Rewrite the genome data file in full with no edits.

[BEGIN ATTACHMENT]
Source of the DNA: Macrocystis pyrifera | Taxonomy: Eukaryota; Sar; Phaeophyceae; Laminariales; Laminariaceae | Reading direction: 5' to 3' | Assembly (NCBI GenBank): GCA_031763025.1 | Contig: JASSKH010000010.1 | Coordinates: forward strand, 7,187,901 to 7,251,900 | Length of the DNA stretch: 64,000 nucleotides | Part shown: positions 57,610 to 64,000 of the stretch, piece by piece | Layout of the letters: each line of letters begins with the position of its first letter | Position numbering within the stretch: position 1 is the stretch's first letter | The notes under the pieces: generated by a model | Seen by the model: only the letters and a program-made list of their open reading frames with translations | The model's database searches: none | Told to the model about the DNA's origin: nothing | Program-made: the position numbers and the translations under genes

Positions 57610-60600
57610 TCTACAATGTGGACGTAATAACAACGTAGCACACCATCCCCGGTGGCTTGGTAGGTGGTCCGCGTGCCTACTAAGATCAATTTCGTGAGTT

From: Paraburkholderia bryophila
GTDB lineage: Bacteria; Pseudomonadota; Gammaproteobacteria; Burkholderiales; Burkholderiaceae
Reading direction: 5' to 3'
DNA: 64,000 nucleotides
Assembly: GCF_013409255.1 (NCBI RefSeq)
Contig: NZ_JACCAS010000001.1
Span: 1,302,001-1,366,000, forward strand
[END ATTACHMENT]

Source of the DNA: Macrocystis pyrifera | Taxonomy: Eukaryota; Sar; Phaeophyceae; Laminariales; Laminariaceae | Reading direction: 5' to 3' | Assembly (NCBI GenBank): GCA_031763025.1 | Contig: JASSKH010000010.1 | Coordinates: forward strand, 7,187,901 to 7,251,900 | Length of the DNA stretch: 64,000 nucleotides | Part shown: positions 57,610 to 64,000 of the stretch, piece by piece | Layout of the letters: each line of letters begins with the position of its first letter | Position numbering within the stretch: position 1 is the stretch's first letter | The notes under the pieces: generated by a model | Seen by the model: only the letters and a program-made list of their open reading frames with translations | The model's database searches: none | Told to the model about the DNA's origin: nothing | Program-made: the position numbers and the translations under genes

Positions 57610-60600
57610 TCTACAATGTGGACGTAATAACAACGTAGCACACCATCCCCGGTGGCTTGGTAGGTGGTCCGCGTGCCTACTAAGATCAATTTCGTGAGTT

From: Paraburkholderia bryophila
GTDB lineage: Bacteria; Pseudomonadota; Gammaproteobacteria; Burkholderiales; Burkholderiaceae
Reading direction: 5' to 3'
DNA: 64,000 nucleotides
Assembly: GCF_013409255.1 (NCBI RefSeq)
Contig: NZ_JACCAS010000001.1
Span: 1,302,001-1,366,000, forward strand